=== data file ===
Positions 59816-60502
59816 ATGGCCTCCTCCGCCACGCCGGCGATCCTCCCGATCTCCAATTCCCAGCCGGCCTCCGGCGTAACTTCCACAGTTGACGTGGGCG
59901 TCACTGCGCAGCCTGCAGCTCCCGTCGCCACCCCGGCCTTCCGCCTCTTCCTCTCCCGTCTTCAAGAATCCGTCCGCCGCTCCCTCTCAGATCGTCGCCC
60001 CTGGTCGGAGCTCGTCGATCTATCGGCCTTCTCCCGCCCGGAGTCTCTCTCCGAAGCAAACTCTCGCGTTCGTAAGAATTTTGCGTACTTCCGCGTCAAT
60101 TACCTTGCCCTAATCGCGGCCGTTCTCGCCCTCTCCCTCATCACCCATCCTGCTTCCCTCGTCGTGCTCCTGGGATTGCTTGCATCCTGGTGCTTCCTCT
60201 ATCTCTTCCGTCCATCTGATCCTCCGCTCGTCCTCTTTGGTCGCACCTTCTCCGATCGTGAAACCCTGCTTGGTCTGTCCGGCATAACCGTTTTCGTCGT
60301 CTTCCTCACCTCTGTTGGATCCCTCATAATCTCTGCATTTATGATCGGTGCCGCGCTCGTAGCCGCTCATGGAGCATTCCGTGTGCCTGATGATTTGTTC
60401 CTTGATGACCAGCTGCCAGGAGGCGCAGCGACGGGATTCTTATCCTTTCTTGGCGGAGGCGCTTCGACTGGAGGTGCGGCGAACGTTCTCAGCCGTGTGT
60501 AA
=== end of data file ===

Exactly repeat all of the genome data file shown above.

Positions 59816-60502
59816 ATGGCCTCCTCCGCCACGCCGGCGATCCTCCCGATCTCCAATTCCCAGCCGGCCTCCGGCGTAACTTCCACAGTTGACGTGGGCG
59901 TCACTGCGCAGCCTGCAGCTCCCGTCGCCACCCCGGCCTTCCGCCTCTTCCTCTCCCGTCTTCAAGAATCCGTCCGCCGCTCCCTCTCAGATCGTCGCCC
60001 CTGGTCGGAGCTCGTCGATCTATCGGCCTTCTCCCGCCCGGAGTCTCTCTCCGAAGCAAACTCTCGCGTTCGTAAGAATTTTGCGTACTTCCGCGTCAAT
60101 TACCTTGCCCTAATCGCGGCCGTTCTCGCCCTCTCCCTCATCACCCATCCTGCTTCCCTCGTCGTGCTCCTGGGATTGCTTGCATCCTGGTGCTTCCTCT
60201 ATCTCTTCCGTCCATCTGATCCTCCGCTCGTCCTCTTTGGTCGCACCTTCTCCGATCGTGAAACCCTGCTTGGTCTGTCCGGCATAACCGTTTTCGTCGT
60301 CTTCCTCACCTCTGTTGGATCCCTCATAATCTCTGCATTTATGATCGGTGCCGCGCTCGTAGCCGCTCATGGAGCATTCCGTGTGCCTGATGATTTGTTC
60401 CTTGATGACCAGCTGCCAGGAGGCGCAGCGACGGGATTCTTATCCTTTCTTGGCGGAGGCGCTTCGACTGGAGGTGCGGCGAACGTTCTCAGCCGTGTGT
60501 AA